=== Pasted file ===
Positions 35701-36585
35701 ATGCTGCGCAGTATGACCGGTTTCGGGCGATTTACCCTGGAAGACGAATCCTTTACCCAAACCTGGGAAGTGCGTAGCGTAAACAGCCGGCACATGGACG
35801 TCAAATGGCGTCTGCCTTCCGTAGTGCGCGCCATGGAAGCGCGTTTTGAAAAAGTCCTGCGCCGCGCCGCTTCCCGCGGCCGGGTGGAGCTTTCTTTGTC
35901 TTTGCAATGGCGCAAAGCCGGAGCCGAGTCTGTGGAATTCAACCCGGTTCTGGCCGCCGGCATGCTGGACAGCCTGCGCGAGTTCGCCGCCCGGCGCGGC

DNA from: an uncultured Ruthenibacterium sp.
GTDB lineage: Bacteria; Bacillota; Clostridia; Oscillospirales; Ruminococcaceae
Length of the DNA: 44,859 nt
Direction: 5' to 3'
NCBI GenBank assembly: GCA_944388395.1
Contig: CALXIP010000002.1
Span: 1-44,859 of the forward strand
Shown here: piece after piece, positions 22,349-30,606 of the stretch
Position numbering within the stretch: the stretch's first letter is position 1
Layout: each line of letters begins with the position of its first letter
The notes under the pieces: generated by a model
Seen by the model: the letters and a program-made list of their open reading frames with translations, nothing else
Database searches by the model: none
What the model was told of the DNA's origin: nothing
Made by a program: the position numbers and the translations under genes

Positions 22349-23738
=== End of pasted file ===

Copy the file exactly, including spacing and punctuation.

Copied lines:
Positions 35701-36585
35701 ATGCTGCGCAGTATGACCGGTTTCGGGCGATTTACCCTGGAAGACGAATCCTTTACCCAAACCTGGGAAGTGCGTAGCGTAAACAGCCGGCACATGGACG
35801 TCAAATGGCGTCTGCCTTCCGTAGTGCGCGCCATGGAAGCGCGTTTTGAAAAAGTCCTGCGCCGCGCCGCTTCCCGCGGCCGGGTGGAGCTTTCTTTGTC
35901 TTTGCAATGGCGCAAAGCCGGAGCCGAGTCTGTGGAATTCAACCCGGTTCTGGCCGCCGGCATGCTGGACAGCCTGCGCGAGTTCGCCGCCCGGCGCGGC

DNA from: an uncultured Ruthenibacterium sp.
GTDB lineage: Bacteria; Bacillota; Clostridia; Oscillospirales; Ruminococcaceae
Length of the DNA: 44,859 nt
Direction: 5' to 3'
NCBI GenBank assembly: GCA_944388395.1
Contig: CALXIP010000002.1
Span: 1-44,859 of the forward strand
Shown here: piece after piece, positions 22,349-30,606 of the stretch
Position numbering within the stretch: the stretch's first letter is position 1
Layout: each line of letters begins with the position of its first letter
The notes under the pieces: generated by a model
Seen by the model: the letters and a program-made list of their open reading frames with translations, nothing else
Database searches by the model: none
What the model was told of the DNA's origin: nothing
Made by a program: the position numbers and the translations under genes

Positions 22349-23738